One thing I want to point out is what Jesus, FRESH FROM THE GRAVE, does next. He’s been wrongfully killed in a horrific fashion despite the fact that he’s a sinless, perfect man. Oh, and he’s just back from the dead after three days. So what does he do? He cooks his followers breakfast. Jesus, the resurrected, undeniable God of all creation, fries up some fish and preps some bread and makes people breakfast. Even then, in that situation, at this point, Jesus shows that he’s not above serving his fellow man, that there’s always reason for doing something kind for others.
Once they finish eating, Peter and Jesus talk. I can’t imagine how Peter felt in this conversation. Face to face with his Lord, just a few days after denying him.
John 21:15-17 When they had finished breakfast, Jesus said to Simon Peter, “Simon, son of John, do you love me more than these?” He said to him, “Yes, Lord; you know that I love you.” He said to him, “Feed my lambs.” 16 He said to him a second time, “Simon, son of John, do you love me?” He said to him, “Yes, Lord; you know that I love you.” He said to him, “Tend my sheep.” 17 He said to him the third time, “Simon, son of John, do you love me?” Peter was grieved because he said to him the third time, “Do you love me?” and he said to him, “Lord, you know everything; you know that I love you.” Jesus said to him, “Feed my sheep.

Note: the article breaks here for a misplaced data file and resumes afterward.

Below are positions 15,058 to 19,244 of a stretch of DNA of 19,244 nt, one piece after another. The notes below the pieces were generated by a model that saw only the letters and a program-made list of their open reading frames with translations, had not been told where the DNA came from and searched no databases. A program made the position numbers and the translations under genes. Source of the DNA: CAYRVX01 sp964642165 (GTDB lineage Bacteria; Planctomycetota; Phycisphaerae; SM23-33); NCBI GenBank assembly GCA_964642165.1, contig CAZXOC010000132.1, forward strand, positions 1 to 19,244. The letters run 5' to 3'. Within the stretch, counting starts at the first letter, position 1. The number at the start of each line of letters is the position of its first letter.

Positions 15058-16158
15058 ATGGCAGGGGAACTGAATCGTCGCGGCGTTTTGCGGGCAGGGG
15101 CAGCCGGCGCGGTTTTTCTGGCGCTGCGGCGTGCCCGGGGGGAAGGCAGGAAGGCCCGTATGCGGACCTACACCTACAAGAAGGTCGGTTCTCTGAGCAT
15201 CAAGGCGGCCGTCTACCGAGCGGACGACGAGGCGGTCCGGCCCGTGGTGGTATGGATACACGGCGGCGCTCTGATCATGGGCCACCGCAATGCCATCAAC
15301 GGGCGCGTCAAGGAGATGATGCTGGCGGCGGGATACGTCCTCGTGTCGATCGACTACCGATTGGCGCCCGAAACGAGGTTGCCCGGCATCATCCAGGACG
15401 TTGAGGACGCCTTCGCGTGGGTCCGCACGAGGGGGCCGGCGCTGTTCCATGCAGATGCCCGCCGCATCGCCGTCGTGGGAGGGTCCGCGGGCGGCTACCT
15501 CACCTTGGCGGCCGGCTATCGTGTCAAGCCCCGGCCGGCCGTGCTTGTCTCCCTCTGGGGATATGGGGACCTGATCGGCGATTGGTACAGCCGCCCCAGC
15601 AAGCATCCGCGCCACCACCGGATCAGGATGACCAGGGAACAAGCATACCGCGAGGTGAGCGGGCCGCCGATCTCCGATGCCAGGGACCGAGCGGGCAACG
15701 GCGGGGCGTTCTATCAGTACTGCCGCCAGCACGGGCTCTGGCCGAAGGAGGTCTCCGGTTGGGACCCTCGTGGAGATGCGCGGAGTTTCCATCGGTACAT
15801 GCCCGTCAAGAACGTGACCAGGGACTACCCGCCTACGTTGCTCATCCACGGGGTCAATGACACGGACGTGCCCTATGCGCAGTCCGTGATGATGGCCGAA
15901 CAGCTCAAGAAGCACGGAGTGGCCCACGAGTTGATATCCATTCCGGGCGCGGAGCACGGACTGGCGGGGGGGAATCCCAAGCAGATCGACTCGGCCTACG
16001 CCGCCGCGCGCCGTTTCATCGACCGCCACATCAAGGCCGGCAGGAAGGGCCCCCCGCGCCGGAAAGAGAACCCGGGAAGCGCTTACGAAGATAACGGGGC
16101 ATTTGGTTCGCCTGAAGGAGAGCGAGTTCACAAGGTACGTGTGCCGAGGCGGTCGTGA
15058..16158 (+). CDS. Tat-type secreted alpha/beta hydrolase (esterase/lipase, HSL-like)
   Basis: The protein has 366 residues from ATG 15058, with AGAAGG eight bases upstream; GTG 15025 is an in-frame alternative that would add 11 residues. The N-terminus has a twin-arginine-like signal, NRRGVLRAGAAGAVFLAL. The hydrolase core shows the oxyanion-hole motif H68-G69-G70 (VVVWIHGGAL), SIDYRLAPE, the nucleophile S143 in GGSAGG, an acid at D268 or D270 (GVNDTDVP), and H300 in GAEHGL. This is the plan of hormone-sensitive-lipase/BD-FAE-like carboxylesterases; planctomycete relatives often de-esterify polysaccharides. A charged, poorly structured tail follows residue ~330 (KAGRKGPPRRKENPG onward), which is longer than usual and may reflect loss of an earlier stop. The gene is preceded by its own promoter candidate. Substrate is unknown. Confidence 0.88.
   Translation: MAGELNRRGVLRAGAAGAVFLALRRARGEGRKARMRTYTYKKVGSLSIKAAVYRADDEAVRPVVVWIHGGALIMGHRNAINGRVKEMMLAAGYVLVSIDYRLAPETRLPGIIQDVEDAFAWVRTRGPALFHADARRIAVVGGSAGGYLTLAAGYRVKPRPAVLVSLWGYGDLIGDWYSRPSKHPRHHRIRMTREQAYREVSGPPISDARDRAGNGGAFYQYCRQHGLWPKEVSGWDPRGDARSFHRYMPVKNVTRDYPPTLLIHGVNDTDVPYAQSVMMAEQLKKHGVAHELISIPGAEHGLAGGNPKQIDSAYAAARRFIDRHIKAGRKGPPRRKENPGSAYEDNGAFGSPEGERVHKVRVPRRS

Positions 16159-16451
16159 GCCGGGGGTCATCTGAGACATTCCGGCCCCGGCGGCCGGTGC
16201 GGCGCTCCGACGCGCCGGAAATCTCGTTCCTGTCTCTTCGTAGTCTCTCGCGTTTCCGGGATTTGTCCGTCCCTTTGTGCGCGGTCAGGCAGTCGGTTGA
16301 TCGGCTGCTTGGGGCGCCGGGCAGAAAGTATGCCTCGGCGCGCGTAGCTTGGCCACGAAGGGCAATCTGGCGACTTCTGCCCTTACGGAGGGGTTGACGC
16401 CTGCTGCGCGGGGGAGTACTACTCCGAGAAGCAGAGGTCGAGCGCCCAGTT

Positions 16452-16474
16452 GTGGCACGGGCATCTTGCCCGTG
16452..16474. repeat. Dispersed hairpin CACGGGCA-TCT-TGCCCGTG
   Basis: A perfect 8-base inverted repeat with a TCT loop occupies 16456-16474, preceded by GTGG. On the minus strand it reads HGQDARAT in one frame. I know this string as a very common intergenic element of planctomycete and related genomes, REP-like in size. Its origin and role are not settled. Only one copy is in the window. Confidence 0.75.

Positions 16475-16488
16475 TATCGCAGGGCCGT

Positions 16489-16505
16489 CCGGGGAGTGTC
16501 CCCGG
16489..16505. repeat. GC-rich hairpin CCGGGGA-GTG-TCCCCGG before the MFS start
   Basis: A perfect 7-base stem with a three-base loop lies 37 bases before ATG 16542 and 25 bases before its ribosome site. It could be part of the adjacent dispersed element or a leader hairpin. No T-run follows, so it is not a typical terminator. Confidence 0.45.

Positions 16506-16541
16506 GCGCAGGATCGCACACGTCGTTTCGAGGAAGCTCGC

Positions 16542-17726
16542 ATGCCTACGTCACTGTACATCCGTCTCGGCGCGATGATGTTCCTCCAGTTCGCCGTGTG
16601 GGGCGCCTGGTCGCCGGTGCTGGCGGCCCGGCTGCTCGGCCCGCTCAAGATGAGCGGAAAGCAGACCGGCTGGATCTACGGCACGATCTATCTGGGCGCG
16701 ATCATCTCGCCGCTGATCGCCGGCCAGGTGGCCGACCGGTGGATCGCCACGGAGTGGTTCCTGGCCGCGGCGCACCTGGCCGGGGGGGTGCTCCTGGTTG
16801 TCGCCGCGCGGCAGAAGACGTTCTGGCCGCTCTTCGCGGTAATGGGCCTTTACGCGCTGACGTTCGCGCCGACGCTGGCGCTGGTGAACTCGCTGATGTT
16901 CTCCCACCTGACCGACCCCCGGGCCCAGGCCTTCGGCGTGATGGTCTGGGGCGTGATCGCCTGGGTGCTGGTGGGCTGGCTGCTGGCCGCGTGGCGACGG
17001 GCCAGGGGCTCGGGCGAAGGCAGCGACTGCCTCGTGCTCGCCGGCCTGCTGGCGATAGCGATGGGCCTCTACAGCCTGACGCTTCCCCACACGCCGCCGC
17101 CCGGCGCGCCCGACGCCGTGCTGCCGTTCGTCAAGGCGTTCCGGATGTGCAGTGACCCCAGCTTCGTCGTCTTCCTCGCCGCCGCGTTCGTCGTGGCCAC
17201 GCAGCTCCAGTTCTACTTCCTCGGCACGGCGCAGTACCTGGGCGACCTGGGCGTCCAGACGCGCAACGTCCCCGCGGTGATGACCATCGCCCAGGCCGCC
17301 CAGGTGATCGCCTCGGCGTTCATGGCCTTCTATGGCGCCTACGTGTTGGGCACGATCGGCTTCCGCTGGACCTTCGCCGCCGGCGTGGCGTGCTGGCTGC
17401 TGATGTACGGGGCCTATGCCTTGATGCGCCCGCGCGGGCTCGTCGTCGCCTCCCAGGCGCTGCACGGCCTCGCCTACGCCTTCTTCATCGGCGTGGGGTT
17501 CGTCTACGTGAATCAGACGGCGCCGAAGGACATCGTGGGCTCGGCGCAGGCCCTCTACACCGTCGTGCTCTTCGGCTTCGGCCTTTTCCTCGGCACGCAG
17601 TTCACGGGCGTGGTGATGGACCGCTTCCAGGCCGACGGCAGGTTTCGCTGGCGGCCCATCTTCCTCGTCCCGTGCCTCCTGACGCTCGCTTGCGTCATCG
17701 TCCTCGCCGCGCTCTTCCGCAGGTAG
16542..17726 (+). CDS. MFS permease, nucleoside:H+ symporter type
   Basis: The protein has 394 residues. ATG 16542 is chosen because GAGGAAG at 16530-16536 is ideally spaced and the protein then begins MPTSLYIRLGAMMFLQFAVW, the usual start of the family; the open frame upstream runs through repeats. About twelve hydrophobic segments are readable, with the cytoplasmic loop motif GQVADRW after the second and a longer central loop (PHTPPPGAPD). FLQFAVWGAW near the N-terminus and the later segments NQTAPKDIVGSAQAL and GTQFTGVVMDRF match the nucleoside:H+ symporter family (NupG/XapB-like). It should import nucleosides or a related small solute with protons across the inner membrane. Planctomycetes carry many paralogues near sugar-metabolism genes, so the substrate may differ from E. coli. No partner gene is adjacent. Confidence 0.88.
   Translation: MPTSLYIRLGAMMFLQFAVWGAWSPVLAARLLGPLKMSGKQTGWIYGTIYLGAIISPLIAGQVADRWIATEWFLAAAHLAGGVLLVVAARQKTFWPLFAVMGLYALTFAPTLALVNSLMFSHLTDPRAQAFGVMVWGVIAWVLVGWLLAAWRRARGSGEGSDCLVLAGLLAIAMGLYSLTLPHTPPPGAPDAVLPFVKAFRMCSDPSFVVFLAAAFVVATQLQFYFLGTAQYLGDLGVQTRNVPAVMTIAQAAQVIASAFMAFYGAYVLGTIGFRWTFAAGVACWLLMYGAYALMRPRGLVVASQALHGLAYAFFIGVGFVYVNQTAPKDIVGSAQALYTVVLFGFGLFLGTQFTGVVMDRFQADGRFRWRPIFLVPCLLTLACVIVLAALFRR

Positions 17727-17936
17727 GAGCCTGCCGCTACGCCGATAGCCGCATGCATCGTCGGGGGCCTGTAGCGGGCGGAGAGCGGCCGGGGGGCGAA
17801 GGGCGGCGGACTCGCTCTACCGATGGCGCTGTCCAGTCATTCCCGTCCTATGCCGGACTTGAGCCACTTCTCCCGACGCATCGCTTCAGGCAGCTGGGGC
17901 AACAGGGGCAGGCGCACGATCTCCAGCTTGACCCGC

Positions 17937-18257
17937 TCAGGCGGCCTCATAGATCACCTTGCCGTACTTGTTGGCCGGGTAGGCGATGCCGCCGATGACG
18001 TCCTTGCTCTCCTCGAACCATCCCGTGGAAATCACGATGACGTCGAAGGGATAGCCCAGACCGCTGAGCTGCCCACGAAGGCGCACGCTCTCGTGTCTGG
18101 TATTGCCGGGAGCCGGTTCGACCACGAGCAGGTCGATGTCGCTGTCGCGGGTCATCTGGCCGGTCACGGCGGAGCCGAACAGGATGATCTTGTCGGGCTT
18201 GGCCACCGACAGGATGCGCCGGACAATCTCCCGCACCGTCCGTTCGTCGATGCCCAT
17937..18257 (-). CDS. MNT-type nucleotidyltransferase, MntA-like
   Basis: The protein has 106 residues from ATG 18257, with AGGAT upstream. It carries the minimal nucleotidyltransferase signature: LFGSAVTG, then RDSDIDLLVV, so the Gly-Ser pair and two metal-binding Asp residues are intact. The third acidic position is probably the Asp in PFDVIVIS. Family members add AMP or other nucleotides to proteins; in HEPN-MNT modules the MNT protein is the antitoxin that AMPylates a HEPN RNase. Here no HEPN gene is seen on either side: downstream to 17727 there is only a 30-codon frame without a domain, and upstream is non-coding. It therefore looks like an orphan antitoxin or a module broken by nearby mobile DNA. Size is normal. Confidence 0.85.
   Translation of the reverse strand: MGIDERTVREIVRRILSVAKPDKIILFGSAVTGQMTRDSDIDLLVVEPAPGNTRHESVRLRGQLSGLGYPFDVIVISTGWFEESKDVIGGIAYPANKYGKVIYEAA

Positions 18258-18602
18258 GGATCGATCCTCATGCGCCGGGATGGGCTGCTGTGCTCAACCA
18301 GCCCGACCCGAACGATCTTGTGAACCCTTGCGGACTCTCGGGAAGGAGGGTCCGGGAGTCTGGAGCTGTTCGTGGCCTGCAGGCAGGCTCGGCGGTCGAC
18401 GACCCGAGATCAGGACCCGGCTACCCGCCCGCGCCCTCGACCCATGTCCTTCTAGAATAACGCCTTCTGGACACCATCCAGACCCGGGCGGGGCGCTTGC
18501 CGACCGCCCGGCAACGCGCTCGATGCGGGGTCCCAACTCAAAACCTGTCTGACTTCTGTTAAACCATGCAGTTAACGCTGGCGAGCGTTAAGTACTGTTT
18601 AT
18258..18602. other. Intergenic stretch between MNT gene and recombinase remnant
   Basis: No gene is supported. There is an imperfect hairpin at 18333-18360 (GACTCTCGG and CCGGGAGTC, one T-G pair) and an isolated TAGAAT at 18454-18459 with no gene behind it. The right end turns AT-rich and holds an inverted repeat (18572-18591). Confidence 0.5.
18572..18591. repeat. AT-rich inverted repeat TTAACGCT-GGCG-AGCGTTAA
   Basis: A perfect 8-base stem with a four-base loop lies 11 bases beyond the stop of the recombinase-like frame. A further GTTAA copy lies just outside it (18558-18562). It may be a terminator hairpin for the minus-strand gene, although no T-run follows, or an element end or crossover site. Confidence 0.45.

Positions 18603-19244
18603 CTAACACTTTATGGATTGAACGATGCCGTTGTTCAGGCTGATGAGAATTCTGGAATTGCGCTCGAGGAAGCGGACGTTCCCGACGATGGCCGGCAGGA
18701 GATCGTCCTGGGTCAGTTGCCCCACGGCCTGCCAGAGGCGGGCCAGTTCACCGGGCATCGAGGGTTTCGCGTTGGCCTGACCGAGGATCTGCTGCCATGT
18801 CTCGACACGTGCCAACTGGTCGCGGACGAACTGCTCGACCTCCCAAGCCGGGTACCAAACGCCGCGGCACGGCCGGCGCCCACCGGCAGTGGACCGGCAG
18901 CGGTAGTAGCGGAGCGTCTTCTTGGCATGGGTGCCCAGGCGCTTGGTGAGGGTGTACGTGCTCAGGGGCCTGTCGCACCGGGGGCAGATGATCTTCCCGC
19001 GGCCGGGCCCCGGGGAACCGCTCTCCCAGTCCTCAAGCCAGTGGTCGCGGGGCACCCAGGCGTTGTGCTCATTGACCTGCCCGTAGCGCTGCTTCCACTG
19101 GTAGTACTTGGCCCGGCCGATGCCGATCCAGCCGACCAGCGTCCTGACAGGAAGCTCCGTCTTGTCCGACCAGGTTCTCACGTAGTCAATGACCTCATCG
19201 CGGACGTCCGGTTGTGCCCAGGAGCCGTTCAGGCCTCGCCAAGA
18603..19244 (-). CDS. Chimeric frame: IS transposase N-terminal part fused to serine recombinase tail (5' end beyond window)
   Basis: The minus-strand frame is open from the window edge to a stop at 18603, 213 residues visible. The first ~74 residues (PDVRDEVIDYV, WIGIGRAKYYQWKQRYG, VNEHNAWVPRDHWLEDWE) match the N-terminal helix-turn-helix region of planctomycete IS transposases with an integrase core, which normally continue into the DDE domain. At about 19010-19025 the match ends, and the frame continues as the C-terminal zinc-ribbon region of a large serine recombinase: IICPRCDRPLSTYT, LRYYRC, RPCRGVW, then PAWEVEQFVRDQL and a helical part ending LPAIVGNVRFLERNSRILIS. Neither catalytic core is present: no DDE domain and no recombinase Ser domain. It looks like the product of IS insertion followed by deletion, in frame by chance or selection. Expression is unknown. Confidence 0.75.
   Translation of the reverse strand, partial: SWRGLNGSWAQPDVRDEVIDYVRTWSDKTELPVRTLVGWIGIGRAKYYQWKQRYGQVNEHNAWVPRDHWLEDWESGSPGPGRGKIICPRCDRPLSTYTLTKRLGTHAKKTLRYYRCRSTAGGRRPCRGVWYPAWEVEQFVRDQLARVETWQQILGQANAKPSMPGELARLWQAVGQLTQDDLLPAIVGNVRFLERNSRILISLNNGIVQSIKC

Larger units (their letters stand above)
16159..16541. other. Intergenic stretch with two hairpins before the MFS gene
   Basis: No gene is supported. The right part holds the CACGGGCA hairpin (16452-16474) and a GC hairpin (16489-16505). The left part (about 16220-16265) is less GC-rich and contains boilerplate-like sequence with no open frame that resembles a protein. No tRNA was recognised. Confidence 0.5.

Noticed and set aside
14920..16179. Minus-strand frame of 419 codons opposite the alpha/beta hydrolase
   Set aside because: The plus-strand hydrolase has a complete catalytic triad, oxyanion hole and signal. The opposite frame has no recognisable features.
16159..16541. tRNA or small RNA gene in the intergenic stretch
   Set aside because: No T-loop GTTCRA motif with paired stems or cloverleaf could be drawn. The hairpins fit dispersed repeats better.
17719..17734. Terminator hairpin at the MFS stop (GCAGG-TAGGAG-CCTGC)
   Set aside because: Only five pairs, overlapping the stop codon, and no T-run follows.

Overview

It breaks my heart to read it. It’s the third one that really gets me. Peter denied Jesus three times, and so three times he gets questioned. I understand it, but in a way I almost wish Jesus had let him off easy. I can’t imagine the agony, the dagger in Peter’s heart when he realizes what Jesus is doing. But as hard as it must’ve been for Peter, think of the love, mercy, and forgiveness in this exchange. Jesus doesn’t rebuke him, he doesn’t cast him out of his inner circle, he doesn’t yell. He tells him to get on with the business of the Kingdom. Feed my lambs. Tend my sheep. Feed my sheep. Peter would obey. He went on to become a major part of the new church, preaching and witnessing despite dangerous circumstances. He ends up getting jailed, but gets released by an angel (which is a whole separate, amazing story that I’ll write about someday). Eventually Peter died in Rome due to the persecution under Nero. He was crucified, some say upside down.